Among the small pleasures I treasure is sitting in my quiet living room in the moments before dawn with a cup of coffee, and watching the darkness slowly fade into the colorful views of red rock and high plateaus covered in aspens and conifers. This time of year, the sight of golden foliage on the large elm tree in my yard coming slowly into view, framed by the thin wooden patterns of the old window, never fails to put a smile on my face. There is something graceful and comforting about this little old house that I never felt when living in other places, and that made its presence known, subtly but undeniably, since the first time Sarah and I entered it. It is easy, in these silent moments, to also allow the mind to drift, and when it does there is no telling what thoughts and memories may surface. Bliss may give way to worry, joy to fear, contentment to bitterness, and peace to turmoil. They are old rivals, as much a part of life as close friends, and partners in a never-ending match of wits and resolve. On any given day one of us will win, and these days, I’m happy to say, I win far more often than I lose. Almost every time. Almost.
Years ago I took a motorcycle safety class before receiving my license. I remember struggling with turns. The instructor, noticing my hesitation, came over and said: “the bike will go where you look; trust me on this – keep your eyes looking ahead, through the turn, and never look down; if you look down, you’ll go down.” Learning to resist instinct took some discipline, but I did it, once, twice, and then I just stopped thinking about it and launched myself into the turns with unwavering confidence. Since then, whenever I ride, I think of that piece of advice each time I enter a turn. The bike may lean so far that a foot peg may scrape the pavement but my eyes never venture from the exit point, and the bike obeys. Never look down. If you look down, you’ll go down.
Nietzsche stated it more poetically when he said: “Whoever fights monsters should see to it that in the process he does not become a monster. And if you gaze long enough into an abyss, the abyss will gaze back into you.” Read at face value, one may be tempted to believe that such advice applies in the rare cases when one fights with monsters or happens to be in the vicinity of an abyss, but the fact is that we all fight monsters all the time, and the abyss is always there. No matter who you are or what your situation is, there are always reasons to worry, things to fear, others to envy, challenges to meet, and deeds to regret. Aristotle knew this when he said: “Be kind, for everyone you meet is fighting a great battle.” Never look down. If you look down, you’ll go down.
As artists, we are perhaps more attuned to the ups and down of our creative core and all the things that revolve around it. We bind our lives with our work – we measure ourselves by it and hang the value of all other experiences on it. When we are inspired and creative, everything is beautiful, and when we are not, all else loses magic and flavor. On some days we can do no wrong, and on others we fear that we may never accomplish anything worthwhile. I find that the cycle is not really a cycle; but more of a pendulum. You can only hope to go so far in one direction if you are prepared to swing as far to the opposite. To reach the highest highs, you sometimes have to endure the lowest lows. But, we come back, again and again. Put your trust in the ride and look ahead. Do not gaze into the abyss. If you look down, you’ll go down.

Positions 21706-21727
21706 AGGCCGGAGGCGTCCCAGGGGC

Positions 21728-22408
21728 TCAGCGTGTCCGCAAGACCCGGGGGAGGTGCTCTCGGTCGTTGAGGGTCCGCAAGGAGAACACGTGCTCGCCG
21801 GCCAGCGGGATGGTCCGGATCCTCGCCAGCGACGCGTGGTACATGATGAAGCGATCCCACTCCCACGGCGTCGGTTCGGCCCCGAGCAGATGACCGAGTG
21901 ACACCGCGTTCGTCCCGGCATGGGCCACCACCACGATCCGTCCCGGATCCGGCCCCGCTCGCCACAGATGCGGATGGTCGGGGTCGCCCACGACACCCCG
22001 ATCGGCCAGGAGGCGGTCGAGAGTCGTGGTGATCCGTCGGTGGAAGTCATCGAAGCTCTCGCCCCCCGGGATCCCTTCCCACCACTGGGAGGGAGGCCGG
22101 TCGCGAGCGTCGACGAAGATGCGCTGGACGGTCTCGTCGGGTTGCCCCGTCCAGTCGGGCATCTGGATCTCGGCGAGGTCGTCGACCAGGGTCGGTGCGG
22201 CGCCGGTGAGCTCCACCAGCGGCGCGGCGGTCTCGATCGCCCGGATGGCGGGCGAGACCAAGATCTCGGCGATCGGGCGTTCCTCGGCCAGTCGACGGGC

If there is a lesson here, it is not to fear the abyss, but rather to trust and hope and to look ahead, especially in those times when it gazes back into you. It’s never going away. It is always there if you look for it. Put another way, though, when life bears down and hopelessness beckons, it may really just be that you are looking in the wrong direction. Look ahead. Never look down. If you look down, you’ll go down.
There is endless beauty wherever you are, and endless opportunity to create, to engage with life and with the world, to be inspired and fascinated. The only way forward is to immerse yourself in the work – not work, THE work. Circumstances will change and shift, you may not always be as inspired or as free or as wealthy or as healthy, but the work remains and the work rewards. In our work we look forward, and away from the abyss. In our work we find beauty and value and meaning and satisfaction. We carry it and are carried by it into life, into our relationships and studies and interactions and decisions. Engage in it with vigor and passion and honesty, and all that you will put into it you will get back and more. Forget the abyss. It will be there no matter what you do. Look ahead. Don’t look down. Create. Live.
About the Author (Author Profile)Guy Tal is a published author and photographic artist. He resides in a remote part of Utah, in a high desert region known as the Colorado Plateau – a place that inspired him deeply for much of his life and that continues to feature in his images and writing. In his photographic work, Guy seeks to articulate a reverence for the wild. He writes about, and teaches, the values of living a creative life and finding fulfillment through one’s art.
Sites That Link to this Post
- The artist’s abyss | Frank I. Reiter | September 26, 2012
- Things You’ll Find Interesting September 27, 2012 | Chuq Von Rospach, Photographer and Author | September 27, 2012